Iowa Teens Can Do Yard Work For School Credit
STEVE INSKEEP, HOST:
Plenty of students hate gym class. And, Noel, I'm not going to lie. I was one of them.
NOEL KING, HOST:
I can see that.
INSKEEP: Now a school in Dubuque, Iowa, is taking a different approach to gym.
KING: That's right. Teachers at Alternative Learning Center, which serves 11th and 12th graders, designed their own PE programs that the kids can take for credit. So they can go canoeing, go hiking. Or they can do yardwork.
TIM HITZLER: At first, they sort of - they're hesitant because it's - you know, if I said to you, hey, let's go do yardwork, you're probably not too excited.
INSKEEP: (Laughter) That's Tim Hitzler, a social studies teacher at the school. A few years ago, he decided to have students work in the school garden for credit.
HITZLER: Then it just sort of stems from there into thinking that there's a lot of people in the community that are elderly and or disabled that would need help with yardwork. So we said let's try it.
INSKEEP: Worked in the garden, stemmed from there - please - OK.
KING: Very nice, Steve.
KING: So since then, every June, he leads a group of kids out into the classroom - out of the classroom - and into the neighborhoods of Dubuque where they mow lawns. They pick up yard waste. They plant trees. Nick Colson (ph) is one of those students. He's 17. And he says, without this program, he probably never would have met his neighbors.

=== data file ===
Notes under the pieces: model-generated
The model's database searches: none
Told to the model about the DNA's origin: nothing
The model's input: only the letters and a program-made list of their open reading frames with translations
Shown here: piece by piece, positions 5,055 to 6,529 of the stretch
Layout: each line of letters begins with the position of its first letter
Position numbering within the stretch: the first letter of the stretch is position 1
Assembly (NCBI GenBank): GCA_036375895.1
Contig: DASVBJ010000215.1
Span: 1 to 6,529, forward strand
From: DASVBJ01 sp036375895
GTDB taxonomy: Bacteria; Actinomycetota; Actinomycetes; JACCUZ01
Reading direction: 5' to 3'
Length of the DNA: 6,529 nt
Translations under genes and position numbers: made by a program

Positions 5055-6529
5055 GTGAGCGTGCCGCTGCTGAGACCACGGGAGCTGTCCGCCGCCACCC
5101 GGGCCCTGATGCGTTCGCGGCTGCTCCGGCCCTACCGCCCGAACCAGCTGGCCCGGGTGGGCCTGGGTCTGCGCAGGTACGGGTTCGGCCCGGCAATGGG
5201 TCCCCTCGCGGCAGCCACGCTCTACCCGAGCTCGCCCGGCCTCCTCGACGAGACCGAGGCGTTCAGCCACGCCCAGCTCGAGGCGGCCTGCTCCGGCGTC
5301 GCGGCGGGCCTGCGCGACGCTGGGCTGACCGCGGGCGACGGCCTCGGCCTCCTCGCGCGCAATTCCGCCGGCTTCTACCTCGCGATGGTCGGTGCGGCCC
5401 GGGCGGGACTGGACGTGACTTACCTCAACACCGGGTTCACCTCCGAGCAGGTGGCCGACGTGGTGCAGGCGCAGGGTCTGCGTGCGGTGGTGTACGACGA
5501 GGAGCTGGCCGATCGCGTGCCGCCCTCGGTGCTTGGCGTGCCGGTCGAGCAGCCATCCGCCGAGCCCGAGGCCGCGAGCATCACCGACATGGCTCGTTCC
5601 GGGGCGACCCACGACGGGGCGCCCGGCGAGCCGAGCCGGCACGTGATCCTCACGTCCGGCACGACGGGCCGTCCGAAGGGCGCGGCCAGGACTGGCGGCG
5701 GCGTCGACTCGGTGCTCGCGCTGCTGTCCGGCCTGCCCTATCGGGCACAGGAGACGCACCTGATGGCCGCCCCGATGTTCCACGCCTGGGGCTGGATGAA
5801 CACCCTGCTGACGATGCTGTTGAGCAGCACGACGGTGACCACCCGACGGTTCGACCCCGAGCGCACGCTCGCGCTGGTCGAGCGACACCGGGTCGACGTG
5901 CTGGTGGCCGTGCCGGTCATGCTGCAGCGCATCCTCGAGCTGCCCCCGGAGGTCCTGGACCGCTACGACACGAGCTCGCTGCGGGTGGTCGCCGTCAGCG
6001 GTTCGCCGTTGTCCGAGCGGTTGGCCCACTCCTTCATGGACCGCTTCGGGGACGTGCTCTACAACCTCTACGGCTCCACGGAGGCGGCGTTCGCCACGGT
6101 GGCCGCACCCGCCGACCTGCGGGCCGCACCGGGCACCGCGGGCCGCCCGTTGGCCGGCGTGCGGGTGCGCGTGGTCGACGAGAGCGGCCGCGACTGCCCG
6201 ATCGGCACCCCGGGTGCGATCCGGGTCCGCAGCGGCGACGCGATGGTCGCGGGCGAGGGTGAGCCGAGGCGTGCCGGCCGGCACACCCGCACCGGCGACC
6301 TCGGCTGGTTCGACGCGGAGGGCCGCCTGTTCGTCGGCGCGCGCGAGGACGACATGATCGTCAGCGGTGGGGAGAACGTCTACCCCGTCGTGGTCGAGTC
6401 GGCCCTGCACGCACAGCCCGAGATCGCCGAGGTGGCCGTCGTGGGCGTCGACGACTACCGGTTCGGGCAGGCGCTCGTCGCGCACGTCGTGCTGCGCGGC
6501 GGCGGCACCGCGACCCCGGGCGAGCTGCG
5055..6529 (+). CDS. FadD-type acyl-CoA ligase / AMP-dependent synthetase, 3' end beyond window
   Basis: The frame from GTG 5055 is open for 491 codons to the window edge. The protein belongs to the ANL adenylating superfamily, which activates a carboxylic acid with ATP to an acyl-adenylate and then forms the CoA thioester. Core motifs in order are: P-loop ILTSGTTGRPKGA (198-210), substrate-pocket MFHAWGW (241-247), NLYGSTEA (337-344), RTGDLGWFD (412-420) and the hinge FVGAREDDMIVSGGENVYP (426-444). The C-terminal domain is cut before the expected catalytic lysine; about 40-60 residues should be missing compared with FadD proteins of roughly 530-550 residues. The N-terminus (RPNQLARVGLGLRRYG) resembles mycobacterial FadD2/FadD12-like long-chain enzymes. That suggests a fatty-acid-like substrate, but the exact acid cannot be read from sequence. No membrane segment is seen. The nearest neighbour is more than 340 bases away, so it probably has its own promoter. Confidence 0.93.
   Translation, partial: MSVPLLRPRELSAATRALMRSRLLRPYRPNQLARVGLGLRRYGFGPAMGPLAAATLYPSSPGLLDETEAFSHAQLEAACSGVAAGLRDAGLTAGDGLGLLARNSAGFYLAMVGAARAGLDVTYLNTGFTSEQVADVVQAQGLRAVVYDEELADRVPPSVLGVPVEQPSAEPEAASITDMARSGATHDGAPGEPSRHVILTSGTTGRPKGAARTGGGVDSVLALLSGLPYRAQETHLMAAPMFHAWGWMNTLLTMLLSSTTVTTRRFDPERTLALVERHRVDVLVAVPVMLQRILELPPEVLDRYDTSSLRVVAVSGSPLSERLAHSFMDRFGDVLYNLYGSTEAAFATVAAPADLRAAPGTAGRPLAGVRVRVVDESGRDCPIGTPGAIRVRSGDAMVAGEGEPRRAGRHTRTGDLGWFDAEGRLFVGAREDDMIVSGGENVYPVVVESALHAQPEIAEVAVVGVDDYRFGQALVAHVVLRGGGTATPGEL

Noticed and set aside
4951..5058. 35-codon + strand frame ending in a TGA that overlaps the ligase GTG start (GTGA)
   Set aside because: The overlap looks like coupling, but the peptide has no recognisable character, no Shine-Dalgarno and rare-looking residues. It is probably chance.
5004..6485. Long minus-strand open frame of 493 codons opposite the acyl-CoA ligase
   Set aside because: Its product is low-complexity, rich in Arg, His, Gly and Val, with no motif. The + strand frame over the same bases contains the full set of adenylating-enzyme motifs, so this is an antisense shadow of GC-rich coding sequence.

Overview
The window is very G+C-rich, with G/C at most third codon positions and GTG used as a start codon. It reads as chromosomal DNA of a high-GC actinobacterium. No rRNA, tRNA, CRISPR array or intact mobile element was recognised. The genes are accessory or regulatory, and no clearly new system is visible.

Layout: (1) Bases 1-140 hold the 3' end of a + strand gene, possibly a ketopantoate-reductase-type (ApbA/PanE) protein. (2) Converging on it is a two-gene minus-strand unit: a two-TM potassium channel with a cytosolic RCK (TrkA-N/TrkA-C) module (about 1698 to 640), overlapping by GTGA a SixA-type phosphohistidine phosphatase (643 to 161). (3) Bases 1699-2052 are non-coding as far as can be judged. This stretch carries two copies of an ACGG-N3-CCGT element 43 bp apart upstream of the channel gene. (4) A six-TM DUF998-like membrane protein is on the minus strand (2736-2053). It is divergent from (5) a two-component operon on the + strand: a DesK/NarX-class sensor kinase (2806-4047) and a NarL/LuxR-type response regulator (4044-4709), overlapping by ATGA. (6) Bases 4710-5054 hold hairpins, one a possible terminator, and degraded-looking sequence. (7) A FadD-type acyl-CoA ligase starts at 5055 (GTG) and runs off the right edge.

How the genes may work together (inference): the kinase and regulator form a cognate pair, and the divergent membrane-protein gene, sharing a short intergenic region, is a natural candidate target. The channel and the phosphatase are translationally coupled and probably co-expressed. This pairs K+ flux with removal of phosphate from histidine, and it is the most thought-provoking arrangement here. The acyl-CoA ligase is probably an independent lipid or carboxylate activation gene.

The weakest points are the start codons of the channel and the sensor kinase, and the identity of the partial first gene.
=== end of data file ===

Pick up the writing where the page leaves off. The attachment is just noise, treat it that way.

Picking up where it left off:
NICK COLSON: I'm more of like a go-to-school-go-to-work-home-repeat kind of guy. So to me, I probably would not have met any of these people.
INSKEEP: His teacher says the program has been such a success that he wants to expand it into the fall. One reason it works - it's simple.
HITZLER: You know, in education, a lot of times, there's so many different gimmicks and curriculum packages you can buy and things like that. And something like this - all you need is a few garden tools. You know, I mean, it just makes sense. It's so simple. And it works.
KING: Seems like it does. Transcript provided by NPR, Copyright NPR.